1. For the longest time I wondered why it is that no one could make a game quite like Animal Crossing. There are others that are good, but none reaches the AC standard, don’t you agree?

      Magical world is good too though, but you have to be in the mood for Mickey and friends. But despite what people think, it’s quite a difficult fighting game too. In the first one, I never made it past the boss fight in Alladins cave!

  4. I completely agree! I have tried so many thinking that it would be like AC, but maybe the reason why it’s so hard it’s because it’s such an old game. Since they have been around for so long, little by little in every release they would add more content to it, and made it more alive. I love Magical world, because I love Disney, but it’s true that the fighting gets harder, and harder. I passed Aladdin’s cave because I kept going, I died so many times that I started fishing in the cave! LOL they have good stuff for recipe. I became a recipe addict, my biggest struggle was constantly trying to get the ingredients for new recipe for the cafe.

    I just love AC because it feels so alive! I love the interaction you have with the villagers, even though sometimes it gets repetitive, some other times it surprised me, because I would see them talk to one another, get into a debate, and then ask me who I agreed with XD! I feel like the game is so comforting, it always makes me smile. I have been so itchy for a new Animal Crossing, but sadly they didn’t announce it even for the nintendo switch, not even for next year. Instead last year they announced Animal Crossing for mobile, but it’s rather disappointing 🙁 I don’t really like the whole app/cash shop scene I feel like it kind of ruins gaming for me. Animal Crossing has always been free, I don’t like the direction they are heading, even though the Amiibo update is really nice, it’s a shame that in order to get extra content, and villagers you have to pay so much.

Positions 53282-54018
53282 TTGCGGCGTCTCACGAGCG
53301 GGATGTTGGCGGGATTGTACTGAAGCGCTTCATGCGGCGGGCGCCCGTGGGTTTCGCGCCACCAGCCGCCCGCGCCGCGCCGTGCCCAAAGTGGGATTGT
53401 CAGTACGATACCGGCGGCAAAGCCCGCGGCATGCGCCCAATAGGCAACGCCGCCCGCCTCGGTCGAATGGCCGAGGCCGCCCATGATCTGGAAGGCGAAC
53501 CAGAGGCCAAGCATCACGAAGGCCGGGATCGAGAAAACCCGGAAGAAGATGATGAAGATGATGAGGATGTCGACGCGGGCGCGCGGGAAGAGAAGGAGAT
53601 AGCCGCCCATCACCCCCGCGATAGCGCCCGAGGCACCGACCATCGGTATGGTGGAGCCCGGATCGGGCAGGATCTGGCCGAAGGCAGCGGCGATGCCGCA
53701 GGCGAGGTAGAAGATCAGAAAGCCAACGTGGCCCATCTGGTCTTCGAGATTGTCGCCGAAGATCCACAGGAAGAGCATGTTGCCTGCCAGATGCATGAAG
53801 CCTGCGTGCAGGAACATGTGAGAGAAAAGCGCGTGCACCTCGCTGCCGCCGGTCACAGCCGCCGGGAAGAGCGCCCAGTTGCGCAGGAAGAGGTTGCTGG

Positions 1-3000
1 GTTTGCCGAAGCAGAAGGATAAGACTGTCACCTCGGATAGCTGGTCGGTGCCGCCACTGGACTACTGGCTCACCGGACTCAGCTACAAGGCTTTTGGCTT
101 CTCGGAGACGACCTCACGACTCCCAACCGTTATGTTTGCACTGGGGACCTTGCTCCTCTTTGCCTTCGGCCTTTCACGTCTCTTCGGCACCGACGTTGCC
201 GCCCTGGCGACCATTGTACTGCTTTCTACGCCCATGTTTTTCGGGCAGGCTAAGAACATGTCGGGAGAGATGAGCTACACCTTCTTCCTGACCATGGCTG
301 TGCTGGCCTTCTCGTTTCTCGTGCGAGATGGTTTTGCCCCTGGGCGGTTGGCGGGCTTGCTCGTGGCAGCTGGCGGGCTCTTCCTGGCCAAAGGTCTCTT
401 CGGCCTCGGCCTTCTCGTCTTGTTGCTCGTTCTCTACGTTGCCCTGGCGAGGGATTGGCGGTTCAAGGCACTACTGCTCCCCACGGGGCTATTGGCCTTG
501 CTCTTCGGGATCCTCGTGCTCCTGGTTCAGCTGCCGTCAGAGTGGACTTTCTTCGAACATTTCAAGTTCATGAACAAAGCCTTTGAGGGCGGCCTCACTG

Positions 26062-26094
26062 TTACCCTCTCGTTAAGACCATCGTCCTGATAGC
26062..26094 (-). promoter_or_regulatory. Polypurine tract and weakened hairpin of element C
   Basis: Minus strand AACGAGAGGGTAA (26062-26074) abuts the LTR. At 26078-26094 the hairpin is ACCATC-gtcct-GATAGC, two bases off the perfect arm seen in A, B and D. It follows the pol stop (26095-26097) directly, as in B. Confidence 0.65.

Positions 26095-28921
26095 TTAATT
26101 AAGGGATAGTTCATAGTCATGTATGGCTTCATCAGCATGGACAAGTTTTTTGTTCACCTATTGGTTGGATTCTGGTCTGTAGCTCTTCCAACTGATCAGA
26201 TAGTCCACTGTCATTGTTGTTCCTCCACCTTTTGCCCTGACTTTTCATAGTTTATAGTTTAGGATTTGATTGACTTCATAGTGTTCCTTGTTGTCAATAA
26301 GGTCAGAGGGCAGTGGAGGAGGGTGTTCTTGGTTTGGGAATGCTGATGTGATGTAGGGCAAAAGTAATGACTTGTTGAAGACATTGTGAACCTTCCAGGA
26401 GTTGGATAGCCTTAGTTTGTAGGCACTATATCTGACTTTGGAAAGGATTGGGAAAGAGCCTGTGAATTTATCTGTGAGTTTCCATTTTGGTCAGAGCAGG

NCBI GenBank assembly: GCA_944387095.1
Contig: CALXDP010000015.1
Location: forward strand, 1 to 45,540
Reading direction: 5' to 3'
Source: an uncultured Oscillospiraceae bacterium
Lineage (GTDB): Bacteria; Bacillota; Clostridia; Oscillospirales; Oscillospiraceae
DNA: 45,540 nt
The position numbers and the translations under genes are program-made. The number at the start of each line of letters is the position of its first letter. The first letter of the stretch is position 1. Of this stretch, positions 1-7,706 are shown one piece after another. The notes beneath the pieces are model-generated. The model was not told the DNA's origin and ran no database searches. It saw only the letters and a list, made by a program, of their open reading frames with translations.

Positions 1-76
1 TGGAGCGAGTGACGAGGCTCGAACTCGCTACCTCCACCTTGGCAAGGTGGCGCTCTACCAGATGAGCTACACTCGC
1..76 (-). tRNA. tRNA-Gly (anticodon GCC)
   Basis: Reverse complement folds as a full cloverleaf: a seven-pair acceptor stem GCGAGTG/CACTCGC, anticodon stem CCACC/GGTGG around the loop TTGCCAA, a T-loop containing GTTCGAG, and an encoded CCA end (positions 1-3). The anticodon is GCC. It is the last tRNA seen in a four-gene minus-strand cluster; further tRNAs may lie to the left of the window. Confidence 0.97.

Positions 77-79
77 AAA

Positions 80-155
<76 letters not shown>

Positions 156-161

I read a website where someone summed up how much it would all end up costing if you wanted all of the villagers, and it totaled to over a thousand dollars! I love AC so much, but have to ignore most of the villagers, instead I have to focus on the ones I like most, but they don’t sell it to the US, and ebay has obscene prices. I do wish there was a game that could reach AC standards though!

    1. I do agree that it’s a pity that they didn’t even give us an AC game for the WiiU, and no word yet about a title for the Switch. It sometimes feels like nintendo don’t see how many fervent AC fans there are out there. But, I’ll stay positive and hope that the mobile title will surprise us!